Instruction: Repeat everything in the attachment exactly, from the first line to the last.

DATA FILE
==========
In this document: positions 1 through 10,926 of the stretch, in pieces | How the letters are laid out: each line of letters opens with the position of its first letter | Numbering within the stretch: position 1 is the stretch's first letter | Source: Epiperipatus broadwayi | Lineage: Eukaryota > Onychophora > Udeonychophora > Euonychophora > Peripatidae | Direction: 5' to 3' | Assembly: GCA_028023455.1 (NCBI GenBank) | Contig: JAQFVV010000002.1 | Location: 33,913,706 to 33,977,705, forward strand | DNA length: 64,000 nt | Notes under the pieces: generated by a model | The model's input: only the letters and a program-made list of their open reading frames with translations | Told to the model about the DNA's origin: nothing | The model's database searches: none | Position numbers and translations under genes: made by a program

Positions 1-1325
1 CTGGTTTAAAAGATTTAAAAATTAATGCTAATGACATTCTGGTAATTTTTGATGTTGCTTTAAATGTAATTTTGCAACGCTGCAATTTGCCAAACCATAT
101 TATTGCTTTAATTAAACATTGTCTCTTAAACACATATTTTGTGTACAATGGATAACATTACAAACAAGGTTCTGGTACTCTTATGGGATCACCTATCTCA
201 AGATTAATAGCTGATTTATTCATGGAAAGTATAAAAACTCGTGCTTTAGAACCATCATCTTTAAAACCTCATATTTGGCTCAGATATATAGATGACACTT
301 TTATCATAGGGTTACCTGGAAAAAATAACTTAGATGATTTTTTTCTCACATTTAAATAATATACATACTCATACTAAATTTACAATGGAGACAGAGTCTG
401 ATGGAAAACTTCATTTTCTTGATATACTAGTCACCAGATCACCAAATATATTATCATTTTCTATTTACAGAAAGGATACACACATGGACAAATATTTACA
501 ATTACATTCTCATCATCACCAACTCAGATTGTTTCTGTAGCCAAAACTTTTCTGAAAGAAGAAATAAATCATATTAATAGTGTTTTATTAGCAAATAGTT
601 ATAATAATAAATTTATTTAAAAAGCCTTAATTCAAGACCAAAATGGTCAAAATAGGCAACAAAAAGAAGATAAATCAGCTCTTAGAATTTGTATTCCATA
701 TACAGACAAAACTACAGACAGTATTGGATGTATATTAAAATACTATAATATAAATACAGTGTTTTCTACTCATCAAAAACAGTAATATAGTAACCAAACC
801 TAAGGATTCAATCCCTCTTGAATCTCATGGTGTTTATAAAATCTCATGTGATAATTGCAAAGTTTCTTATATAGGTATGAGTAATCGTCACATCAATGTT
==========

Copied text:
In this document: positions 1 through 10,926 of the stretch, in pieces | How the letters are laid out: each line of letters opens with the position of its first letter | Numbering within the stretch: position 1 is the stretch's first letter | Source: Epiperipatus broadwayi | Lineage: Eukaryota > Onychophora > Udeonychophora > Euonychophora > Peripatidae | Direction: 5' to 3' | Assembly: GCA_028023455.1 (NCBI GenBank) | Contig: JAQFVV010000002.1 | Location: 33,913,706 to 33,977,705, forward strand | DNA length: 64,000 nt | Notes under the pieces: generated by a model | The model's input: only the letters and a program-made list of their open reading frames with translations | Told to the model about the DNA's origin: nothing | The model's database searches: none | Position numbers and translations under genes: made by a program

Positions 1-1325
1 CTGGTTTAAAAGATTTAAAAATTAATGCTAATGACATTCTGGTAATTTTTGATGTTGCTTTAAATGTAATTTTGCAACGCTGCAATTTGCCAAACCATAT
101 TATTGCTTTAATTAAACATTGTCTCTTAAACACATATTTTGTGTACAATGGATAACATTACAAACAAGGTTCTGGTACTCTTATGGGATCACCTATCTCA
201 AGATTAATAGCTGATTTATTCATGGAAAGTATAAAAACTCGTGCTTTAGAACCATCATCTTTAAAACCTCATATTTGGCTCAGATATATAGATGACACTT
301 TTATCATAGGGTTACCTGGAAAAAATAACTTAGATGATTTTTTTCTCACATTTAAATAATATACATACTCATACTAAATTTACAATGGAGACAGAGTCTG
401 ATGGAAAACTTCATTTTCTTGATATACTAGTCACCAGATCACCAAATATATTATCATTTTCTATTTACAGAAAGGATACACACATGGACAAATATTTACA
501 ATTACATTCTCATCATCACCAACTCAGATTGTTTCTGTAGCCAAAACTTTTCTGAAAGAAGAAATAAATCATATTAATAGTGTTTTATTAGCAAATAGTT
601 ATAATAATAAATTTATTTAAAAAGCCTTAATTCAAGACCAAAATGGTCAAAATAGGCAACAAAAAGAAGATAAATCAGCTCTTAGAATTTGTATTCCATA
701 TACAGACAAAACTACAGACAGTATTGGATGTATATTAAAATACTATAATATAAATACAGTGTTTTCTACTCATCAAAAACAGTAATATAGTAACCAAACC
801 TAAGGATTCAATCCCTCTTGAATCTCATGGTGTTTATAAAATCTCATGTGATAATTGCAAAGTTTCTTATATAGGTATGAGTAATCGTCACATCAATGTT